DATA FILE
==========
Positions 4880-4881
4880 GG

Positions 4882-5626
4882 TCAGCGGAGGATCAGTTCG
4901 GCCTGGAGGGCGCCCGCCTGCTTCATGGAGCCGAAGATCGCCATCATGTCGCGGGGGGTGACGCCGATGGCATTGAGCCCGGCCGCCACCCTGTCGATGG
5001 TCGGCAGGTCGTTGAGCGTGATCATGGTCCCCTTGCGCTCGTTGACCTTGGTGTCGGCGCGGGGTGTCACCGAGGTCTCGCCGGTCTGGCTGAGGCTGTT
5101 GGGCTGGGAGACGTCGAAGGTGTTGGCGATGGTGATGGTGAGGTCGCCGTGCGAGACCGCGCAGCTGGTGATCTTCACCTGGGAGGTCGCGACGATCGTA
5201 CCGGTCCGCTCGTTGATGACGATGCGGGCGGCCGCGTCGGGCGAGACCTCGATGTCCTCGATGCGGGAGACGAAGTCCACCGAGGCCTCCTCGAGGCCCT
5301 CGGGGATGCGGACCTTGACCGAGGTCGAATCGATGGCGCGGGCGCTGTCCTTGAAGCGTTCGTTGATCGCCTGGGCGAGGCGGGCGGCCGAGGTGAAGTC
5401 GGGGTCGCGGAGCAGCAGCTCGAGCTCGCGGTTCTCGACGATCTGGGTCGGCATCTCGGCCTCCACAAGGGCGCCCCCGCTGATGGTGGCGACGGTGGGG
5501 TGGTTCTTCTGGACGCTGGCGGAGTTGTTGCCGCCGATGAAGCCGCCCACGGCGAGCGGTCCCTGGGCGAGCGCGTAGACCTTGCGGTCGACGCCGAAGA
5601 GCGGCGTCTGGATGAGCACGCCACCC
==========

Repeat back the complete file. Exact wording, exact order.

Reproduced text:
Positions 4880-4881
4880 GG

Positions 4882-5626
4882 TCAGCGGAGGATCAGTTCG
4901 GCCTGGAGGGCGCCCGCCTGCTTCATGGAGCCGAAGATCGCCATCATGTCGCGGGGGGTGACGCCGATGGCATTGAGCCCGGCCGCCACCCTGTCGATGG
5001 TCGGCAGGTCGTTGAGCGTGATCATGGTCCCCTTGCGCTCGTTGACCTTGGTGTCGGCGCGGGGTGTCACCGAGGTCTCGCCGGTCTGGCTGAGGCTGTT
5101 GGGCTGGGAGACGTCGAAGGTGTTGGCGATGGTGATGGTGAGGTCGCCGTGCGAGACCGCGCAGCTGGTGATCTTCACCTGGGAGGTCGCGACGATCGTA
5201 CCGGTCCGCTCGTTGATGACGATGCGGGCGGCCGCGTCGGGCGAGACCTCGATGTCCTCGATGCGGGAGACGAAGTCCACCGAGGCCTCCTCGAGGCCCT
5301 CGGGGATGCGGACCTTGACCGAGGTCGAATCGATGGCGCGGGCGCTGTCCTTGAAGCGTTCGTTGATCGCCTGGGCGAGGCGGGCGGCCGAGGTGAAGTC
5401 GGGGTCGCGGAGCAGCAGCTCGAGCTCGCGGTTCTCGACGATCTGGGTCGGCATCTCGGCCTCCACAAGGGCGCCCCCGCTGATGGTGGCGACGGTGGGG
5501 TGGTTCTTCTGGACGCTGGCGGAGTTGTTGCCGCCGATGAAGCCGCCCACGGCGAGCGGTCCCTGGGCGAGCGCGTAGACCTTGCGGTCGACGCCGAAGA
5601 GCGGCGTCTGGATGAGCACGCCACCC